The Kmart (owned by Sears Holdings) breach story hit overnight in the US – with a credit card breach hitting for a second times in three years. The story is yet another example of retailers coming under attack again and especially the major chains, IT security experts from Sears Holding, High-Tech Bridge and Balabit commented below.
Howard Riefs, a Spokesman at Sears Holding:
“Our Kmart store payment data systems were infected with a form of malicious code that was undetectable by current anti-virus systems and application controls. Once aware of the new malicious code, we quickly removed it and contained the event. We are confident that our customers can safely use their credit and debit cards in our retail stores,” Howard Riefs, a spokesman for Sears Holding, said in a statement to Patch.
“Based on the forensic investigation, NO PERSONAL identifying information (including names, addresses, social security numbers, and email addresses) was obtained by those criminally responsible. However, we believe certain credit card numbers have been compromised. Nevertheless, in light of our EMV compliant point of sale systems, which rolled out last year, we believe the exposure to cardholder data that can be used to create counterfeit cards is limited.”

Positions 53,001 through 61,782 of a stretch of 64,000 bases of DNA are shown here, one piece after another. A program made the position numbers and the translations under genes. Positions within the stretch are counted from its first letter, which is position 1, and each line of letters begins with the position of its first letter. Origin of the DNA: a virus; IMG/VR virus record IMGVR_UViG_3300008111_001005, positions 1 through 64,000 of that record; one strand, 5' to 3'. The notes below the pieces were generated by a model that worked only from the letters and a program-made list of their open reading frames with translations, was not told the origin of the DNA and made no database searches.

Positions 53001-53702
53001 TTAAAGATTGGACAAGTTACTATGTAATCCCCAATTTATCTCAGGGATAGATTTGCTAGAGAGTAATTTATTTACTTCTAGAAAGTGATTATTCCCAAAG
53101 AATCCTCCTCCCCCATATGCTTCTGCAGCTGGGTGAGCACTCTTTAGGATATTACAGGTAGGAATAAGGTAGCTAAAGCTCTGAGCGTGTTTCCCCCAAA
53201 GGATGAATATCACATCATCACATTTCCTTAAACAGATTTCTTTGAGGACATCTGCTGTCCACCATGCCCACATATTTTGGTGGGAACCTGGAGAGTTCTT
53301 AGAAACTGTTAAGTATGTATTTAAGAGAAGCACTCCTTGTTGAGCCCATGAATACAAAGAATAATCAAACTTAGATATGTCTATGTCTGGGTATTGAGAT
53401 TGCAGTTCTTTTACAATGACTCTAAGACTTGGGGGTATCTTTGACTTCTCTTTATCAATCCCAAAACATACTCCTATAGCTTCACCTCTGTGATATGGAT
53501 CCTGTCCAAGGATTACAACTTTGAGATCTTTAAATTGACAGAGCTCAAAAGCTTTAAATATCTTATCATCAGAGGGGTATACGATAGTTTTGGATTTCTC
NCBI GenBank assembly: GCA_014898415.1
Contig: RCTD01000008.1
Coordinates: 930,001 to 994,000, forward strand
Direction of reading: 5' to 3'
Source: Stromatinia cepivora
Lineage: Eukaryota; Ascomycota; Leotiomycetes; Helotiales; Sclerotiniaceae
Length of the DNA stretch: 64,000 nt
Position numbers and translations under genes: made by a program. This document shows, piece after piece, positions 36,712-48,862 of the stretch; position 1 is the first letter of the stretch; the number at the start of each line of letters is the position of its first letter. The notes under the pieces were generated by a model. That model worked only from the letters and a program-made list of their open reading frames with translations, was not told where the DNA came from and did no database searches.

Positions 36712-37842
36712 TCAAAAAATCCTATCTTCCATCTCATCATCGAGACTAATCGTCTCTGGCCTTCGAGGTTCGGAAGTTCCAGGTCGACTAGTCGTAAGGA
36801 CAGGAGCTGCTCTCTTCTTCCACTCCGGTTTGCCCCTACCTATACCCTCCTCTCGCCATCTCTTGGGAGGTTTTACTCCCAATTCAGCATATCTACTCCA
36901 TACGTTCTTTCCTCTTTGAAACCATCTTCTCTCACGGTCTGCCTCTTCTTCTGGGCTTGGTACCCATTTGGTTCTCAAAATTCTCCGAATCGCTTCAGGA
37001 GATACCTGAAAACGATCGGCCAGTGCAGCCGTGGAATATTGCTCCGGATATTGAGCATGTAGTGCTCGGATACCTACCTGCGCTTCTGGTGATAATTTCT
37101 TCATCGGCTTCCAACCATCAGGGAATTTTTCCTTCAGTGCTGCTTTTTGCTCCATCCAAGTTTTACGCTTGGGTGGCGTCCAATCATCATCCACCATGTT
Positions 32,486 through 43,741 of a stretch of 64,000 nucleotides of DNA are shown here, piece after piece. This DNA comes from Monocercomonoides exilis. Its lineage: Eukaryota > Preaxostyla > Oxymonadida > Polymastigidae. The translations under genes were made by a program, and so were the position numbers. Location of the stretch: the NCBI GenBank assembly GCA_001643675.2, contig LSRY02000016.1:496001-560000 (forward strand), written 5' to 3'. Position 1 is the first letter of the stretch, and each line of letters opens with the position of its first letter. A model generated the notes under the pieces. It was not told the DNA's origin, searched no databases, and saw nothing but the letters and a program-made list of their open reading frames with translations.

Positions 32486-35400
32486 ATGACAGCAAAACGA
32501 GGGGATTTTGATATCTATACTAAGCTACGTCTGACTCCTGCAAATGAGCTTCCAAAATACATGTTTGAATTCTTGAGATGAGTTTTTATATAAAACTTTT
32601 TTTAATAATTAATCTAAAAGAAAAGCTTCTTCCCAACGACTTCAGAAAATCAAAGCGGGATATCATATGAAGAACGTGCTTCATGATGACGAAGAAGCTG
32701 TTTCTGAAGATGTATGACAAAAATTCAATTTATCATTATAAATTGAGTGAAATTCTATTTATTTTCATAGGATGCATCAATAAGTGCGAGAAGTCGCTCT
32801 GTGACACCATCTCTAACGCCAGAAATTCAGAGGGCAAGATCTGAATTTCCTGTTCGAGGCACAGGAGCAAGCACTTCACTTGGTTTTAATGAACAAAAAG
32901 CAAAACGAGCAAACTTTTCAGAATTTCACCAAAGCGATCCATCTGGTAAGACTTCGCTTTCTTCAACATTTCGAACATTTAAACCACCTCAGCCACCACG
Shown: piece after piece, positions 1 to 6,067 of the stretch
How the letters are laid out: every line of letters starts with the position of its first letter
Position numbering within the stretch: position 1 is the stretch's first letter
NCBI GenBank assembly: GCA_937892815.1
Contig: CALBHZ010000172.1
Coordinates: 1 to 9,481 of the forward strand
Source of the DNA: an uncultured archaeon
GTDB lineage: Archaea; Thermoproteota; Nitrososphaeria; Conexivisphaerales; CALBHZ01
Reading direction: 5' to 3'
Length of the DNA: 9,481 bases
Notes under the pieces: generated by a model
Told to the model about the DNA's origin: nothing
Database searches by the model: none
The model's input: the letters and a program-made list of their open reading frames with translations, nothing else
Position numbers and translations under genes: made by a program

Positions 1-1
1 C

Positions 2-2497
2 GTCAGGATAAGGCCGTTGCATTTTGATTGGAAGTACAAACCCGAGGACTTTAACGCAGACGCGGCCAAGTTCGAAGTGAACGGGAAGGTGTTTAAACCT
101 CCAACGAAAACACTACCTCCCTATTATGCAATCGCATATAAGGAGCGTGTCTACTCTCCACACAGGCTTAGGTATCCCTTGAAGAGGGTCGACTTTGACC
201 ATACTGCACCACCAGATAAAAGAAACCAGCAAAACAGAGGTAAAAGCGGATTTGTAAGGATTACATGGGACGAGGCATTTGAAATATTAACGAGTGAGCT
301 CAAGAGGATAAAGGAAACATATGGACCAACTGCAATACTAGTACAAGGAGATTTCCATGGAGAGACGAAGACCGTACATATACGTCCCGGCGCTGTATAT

Ilia Kolochenko, CEO at High-Tech Bridge:
“Sears Holding’s response is surprisingly concise and late. It can be technically challenging and even impossible to identify all customers whose credit cards data was breached, but at least they should have identified all compromised locations. Antivirus has also nothing to do in the story – payment systems should be thoroughly isolated and restrict any third-party code or applications from running on them. Apparently, such fundamental precautions were at least partially missing.
It’s unfortunately frequent for large companies and organizations to rely on basic security solutions, such as antivirus, ignoring secure design of critical systems. If you don’t build security in a system from the very beginning – no antivirus will ever help.”
Csaba Krasznay, PhD, Product Evangelist at Balabit:
“This is another example what cybersecurity experts are saying day by day: no IT systems can stay safe if they hold something valuable. More than ten years ago, T.J. Maxx suffered a very similar data breach when approx. 100 million card data was stolen. That incident helped the drive for credit card companies to introduce PCI DSS as a mandatory security standard for everyone who manages card data. If Kmart was really able to avoid large scale data leakage, then we can be sure that PCI DSS is mature and useful enough in these circumstances, at this point.”